Pat Burrell

Melvin thrilled to add Burrell and his experience with Giants prospects

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SCOTTSDALE, Ariz. -- It wasn't all that long ago that Pat Burrell was stepping into the cage and crushing homers onto the berm at Scottsdale Stadium. On Thursday morning, he was leaning on that cage, giving out pieces of advice as he watched young hitters go through a workout. 

Burrell is back in big league camp as a hitting coach, and his new manager, Bob Melvin, is excited to see what kind of impact the former Giants left fielder can make. Melvin is a big believer in promoting coaches from within the organization, and he was able to do that with Burrell and new bullpen coach Garvin Alston. 

For the Giants, it could be a key to putting last year's offensive woes in the rearview mirror. Burrell -- along with fellow newcomer/old friend Matt Williams -- will bring a bit more toughness and accountability to the clubhouse. And because Burrell previously was a roving hitting instructor in the minor leagues, he already has worked with all of the young position players who are now settling in.

"Having somebody that has the background and history that Pat does, to go down there and work with the younger kids in the organization, it's always great to have that resource," Melvin said. "He has got opinions already about them and they know him, too. It's similar to (bench coach) Ryan Christenson in the Oakland organization who had (Matt) Olsen and (Matt) Chapman and all those guys coming up and got to the big leagues at the same time as they did. There's a comfort that comes with that."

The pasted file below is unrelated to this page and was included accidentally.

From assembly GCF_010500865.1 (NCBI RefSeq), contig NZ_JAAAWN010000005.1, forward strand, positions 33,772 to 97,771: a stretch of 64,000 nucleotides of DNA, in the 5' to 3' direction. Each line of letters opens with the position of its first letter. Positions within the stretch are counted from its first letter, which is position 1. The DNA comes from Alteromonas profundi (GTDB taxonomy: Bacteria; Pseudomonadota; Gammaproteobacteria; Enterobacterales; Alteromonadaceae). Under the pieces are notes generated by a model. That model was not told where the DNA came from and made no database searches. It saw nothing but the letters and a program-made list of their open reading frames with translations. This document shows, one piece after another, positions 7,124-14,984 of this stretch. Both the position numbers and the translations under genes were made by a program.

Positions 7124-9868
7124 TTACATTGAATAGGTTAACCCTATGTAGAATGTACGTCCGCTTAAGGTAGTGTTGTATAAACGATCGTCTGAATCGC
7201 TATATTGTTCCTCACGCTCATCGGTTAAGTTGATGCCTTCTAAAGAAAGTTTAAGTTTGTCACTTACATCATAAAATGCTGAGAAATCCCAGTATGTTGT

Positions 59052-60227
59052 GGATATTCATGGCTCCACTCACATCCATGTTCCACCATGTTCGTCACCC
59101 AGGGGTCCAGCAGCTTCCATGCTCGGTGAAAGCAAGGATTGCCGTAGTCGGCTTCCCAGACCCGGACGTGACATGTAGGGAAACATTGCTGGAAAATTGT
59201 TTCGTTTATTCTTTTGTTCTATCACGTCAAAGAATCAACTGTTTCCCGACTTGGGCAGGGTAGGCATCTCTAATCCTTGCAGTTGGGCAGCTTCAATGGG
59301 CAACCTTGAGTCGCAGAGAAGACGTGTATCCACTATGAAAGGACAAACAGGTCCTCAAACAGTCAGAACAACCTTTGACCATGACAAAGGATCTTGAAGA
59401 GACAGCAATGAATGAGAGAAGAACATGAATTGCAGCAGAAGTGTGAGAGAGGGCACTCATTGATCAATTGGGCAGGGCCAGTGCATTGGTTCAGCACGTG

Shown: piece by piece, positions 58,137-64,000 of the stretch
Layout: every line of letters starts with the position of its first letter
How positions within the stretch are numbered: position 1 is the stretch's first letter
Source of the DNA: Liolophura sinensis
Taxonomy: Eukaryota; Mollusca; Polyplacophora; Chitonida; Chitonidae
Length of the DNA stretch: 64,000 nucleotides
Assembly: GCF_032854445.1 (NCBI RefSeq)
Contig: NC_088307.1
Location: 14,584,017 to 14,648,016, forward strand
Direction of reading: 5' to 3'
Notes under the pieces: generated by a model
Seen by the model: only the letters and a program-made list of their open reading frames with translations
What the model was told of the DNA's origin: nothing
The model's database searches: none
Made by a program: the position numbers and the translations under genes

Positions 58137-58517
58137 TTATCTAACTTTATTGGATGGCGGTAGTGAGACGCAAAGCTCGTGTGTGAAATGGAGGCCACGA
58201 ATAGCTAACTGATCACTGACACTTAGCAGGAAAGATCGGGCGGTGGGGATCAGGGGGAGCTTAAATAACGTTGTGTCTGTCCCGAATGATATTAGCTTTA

Another new addition will bring similar familiarity to the pitching side. Alston was the pitching coach in Triple-A last season and has worked with most of the organization's young pitchers. Melvin said that element of his staff was partly coincidence, but also partly by design. 

"I think it also just worked out really well that they were in those positions and we were looking to promote from within as well as bring in those coaches from outside," Melvin said. "Again, that's something I learned in Oakland. When you promote from within you get buy-in from everybody in the organization and they know there's not only a chance for players to come up and get to the big leagues, but also coaches. It works really well, so hopefully we can continue to do that here. 

"They lined up really well in not only the fact that they fit really well, but they were also in the right place at the right time."

--- Predictably, the Giants did not waste the opportunity to add more depth to the organization when they finally put Robbie Ray on the 60-day IL. They signed right-handed reliever Austin Warren on Wednesday, slipping him into the roster spot vacated by Ray. Warren seems likely to also go on the 60-day as they continue to add (Jorge Soler would be the first one to need a spot), as he is recovering from Tommy John surgery. 

Warren, 28, allowed just four earned runs in 16 relief appearances as a rookie in 2021 but struggled a year later and then got hurt last season. He primarily leans on a hard slider and a fastball that sits around 93-94 mph. 

Farhan Zaidi has made a habit of adding pitchers who are recovering from surgery and can be stashed on the 60-day IL. There have been some misses, but they just got two pretty good seasons out of another right-hander -- John Brebbia -- who was on the way back from Tommy John.

--- Left-handed reliever Scott Alexander has joined Ross Stripling and Alex Wood across the bridge in Oakland. Alexander made 72 appearances for the Giants over the last two seasons, including a dozen as an opener, and posted a 3.70 ERA and 3.16 FIP.

--- Taylor Rogers appears to be the only lefty locked into a spot in the bullpen at the start of camp. Veteran Amir Garrett brings experience and the Giants love Erik Miller, a Stanford alum who struck out 73 in 52 innings in Triple-A last season.

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